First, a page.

Spoonie Retirement and Magical Mundanities Episode 4 — Beauty and the Bootleg Fire

Welcome fellow Spoonies and various other sentient beings to another episode of Magical Mundanities where a couple of retired Spoonies seek to find the magic in a mundane world.

We continued our stay in Oregon alongside the Willamette River. I did my daily yoga practice outside our Bungalow shortly after sunrise, while the air was still cool and dew-covered grass tickled my toes. Breakfast of oats with yogurt and fruit, followed by a walk along the river. I became enchanted by the antics of some garden snails and spent probably more time than I should have perched on the front step, tea in hand, watching their escapades.

This guy got his shell stuck for a few minutes but eventually wiggled his way down between the boards to cooler, shaded ground.

We took a trip out to the fish hatchery to watch the fingerling salmon practice fall jumping against the flow of the aerators. I find it so amazing that even at this tiny size (the fingerlings are less than two inches long at this point) they have that instinct to leap against the flow. Even though they are certainly not in a natural environment, natural instincts are definitely at play and I delight in their antics. Much of the rest of the hatchery is still closed to the public but all in all it was an entertaining afternoon.

Fingerling Salmon practicing

In the afternoons, after the sun slid west enough to cast shade from the privacy fence, I went back outside to lay in the shade on a beach towel and listen to some vlogs I follow. While there I watched the progress of a “bleeding tooth” mushroom. So named for it’s white cap dotted with red spots. It reminds me of something Alice might have found in wonderland. Although not toxic, the mushroom is too bitter to be considered edible and, so far as I can tell, has no medicinal value. It was interesting to watch the red dots slowly grow and dissolve the entire cap in a matter of days.

Bleeding tooth mushrooms are beautiful. Creepy, but beautiful.

Impending smoke mixed with low cloud cover leads to declining air quality.

Alas, our relaxing three week idle was not to be. Lightning strikes ignited several more forest fires in the area and between the Bootleg and local minor fires, air quality began to plummet. Once it reached 150, we packed up and resumed our travels, rerouting as best we could. The Bootleg fire alone has already consumed over 413,000 acres of forest. It breaks my tree-hugging heart and I fear for the animals and birds. I fear for us all. It seems the entire western half of the US is on fire right now. Ah but that is a story for another time. Right now, there are still tiny moments of magic and beauty to be found along the way.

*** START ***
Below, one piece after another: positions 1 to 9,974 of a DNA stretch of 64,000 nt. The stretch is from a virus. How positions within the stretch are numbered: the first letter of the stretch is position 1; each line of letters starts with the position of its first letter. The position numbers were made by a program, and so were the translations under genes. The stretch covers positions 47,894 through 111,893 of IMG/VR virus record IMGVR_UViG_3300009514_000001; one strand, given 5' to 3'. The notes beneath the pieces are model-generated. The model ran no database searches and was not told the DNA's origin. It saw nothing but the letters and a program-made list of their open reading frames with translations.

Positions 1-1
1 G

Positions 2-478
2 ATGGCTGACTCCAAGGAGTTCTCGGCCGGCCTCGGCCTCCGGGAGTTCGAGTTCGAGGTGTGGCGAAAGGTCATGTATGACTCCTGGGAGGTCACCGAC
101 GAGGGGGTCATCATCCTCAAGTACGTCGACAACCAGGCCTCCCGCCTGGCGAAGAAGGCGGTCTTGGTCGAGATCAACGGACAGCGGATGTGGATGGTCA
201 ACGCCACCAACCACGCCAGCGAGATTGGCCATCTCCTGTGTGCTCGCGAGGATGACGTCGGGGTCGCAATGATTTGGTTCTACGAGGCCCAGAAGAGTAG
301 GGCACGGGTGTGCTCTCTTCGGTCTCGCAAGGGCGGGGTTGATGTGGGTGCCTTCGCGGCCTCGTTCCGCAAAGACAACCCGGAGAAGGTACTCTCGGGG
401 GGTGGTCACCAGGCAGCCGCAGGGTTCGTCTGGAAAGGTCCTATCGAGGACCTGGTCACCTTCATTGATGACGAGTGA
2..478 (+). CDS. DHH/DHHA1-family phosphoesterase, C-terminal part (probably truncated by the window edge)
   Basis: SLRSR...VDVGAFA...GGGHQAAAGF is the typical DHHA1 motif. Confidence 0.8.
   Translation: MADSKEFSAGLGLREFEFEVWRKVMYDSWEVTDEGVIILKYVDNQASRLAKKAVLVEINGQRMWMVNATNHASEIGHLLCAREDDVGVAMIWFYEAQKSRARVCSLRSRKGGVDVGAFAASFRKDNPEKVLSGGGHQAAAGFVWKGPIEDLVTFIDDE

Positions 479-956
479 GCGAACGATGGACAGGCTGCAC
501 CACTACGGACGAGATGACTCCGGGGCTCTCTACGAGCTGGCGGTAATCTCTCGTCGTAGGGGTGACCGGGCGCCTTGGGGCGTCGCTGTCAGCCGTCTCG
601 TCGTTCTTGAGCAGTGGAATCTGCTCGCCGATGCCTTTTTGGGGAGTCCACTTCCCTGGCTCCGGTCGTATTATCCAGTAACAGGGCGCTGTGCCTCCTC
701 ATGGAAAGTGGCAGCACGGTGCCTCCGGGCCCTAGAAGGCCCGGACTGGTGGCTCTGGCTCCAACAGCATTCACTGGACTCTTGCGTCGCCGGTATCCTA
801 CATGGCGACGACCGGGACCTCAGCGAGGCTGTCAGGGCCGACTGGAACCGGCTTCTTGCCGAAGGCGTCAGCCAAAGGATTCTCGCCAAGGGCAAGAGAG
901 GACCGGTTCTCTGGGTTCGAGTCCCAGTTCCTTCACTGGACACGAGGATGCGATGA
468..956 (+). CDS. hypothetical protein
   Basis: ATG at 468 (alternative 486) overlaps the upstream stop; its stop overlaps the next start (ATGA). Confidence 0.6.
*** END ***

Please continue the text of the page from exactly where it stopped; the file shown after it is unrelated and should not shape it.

Give a listen to the Cottage Fairy, a fellow Oregonian, who relays the terror and hope of our current situation.

Til next time ~Stay Wild Moonchild ~JP

Sunday Stills and Weekend Coffee Share in the July heat

Welcome fellow Spoonies and various other sentient beings! Come in, grab your favorite cuppa and let’s visit a bit with Natalie at the Weekend Coffee Share and Terri at Sunday Stills. Our Sunday Stills prompt is “angle” and I found oh so many on our recent adventures.

Last week, we visited Mountain Home, Idaho and took a mini tour of Penny Alley which is a local alleyway that has been dedicated to dozens of urban murals in this tiny rural town. According to the local brochure “in 2016 a group of local artists came together to transform a nearly 320 foot stretch of alleyway in the city’s downtown into an outdoor art gallery featuring a collage of different works of art painted on the walls of local businesses.” We spent a sunny (yeah read that HOT!!!) morning walking the alley, snapping pics, and eating outdoors.

It’s business hours so a lot of this collage is blocked but still sooo worth the look. I can totally dig the wild angles in the dream catcher. Dude!

Adventure is out there!!! LOOK at all the angles in the mural, each sun ray had it’s own design. Plus, it’s purple … and pink! 🙂

I considered cropping this shot but wanted to keep the “OMG this is the alley of actual working businesses” feel. I like the lines of the bricks through the murals and the way the angles are broken up with curves and blending of the individual pictures in the mural.

I particularly love this. Maybe it’s the quote, I am a John Muir fan, or maybe it’s the scene, or maybe it’s the style. This shot is not pixelated, the rough “texture” is intentional. Up close it rather resembles one of those photos transferred to canvas texture. However it was done the result is much in keeping with the alley-feel. I shot this from a straight-on angle with my hinney squeezed up against the far alley wall, stupid camera phone. ;-p

After a long stroll we made our way back to the car through a little craft fair. It was fun to see the offerings. We returned to our hotel and spent the rest of the afternoon at the pool, splashing, relaxing and practicing that wonderous vacation ritual of napping. So many great angles in the rock water feature.

Hope you’re staying cool in your part of the world. We’re enduring another round of record breaking heat here in the west and midwest USA. To read a bit more about Spoonies and summer, check out Magical Mundanities Episode 3 –Summer Spoons.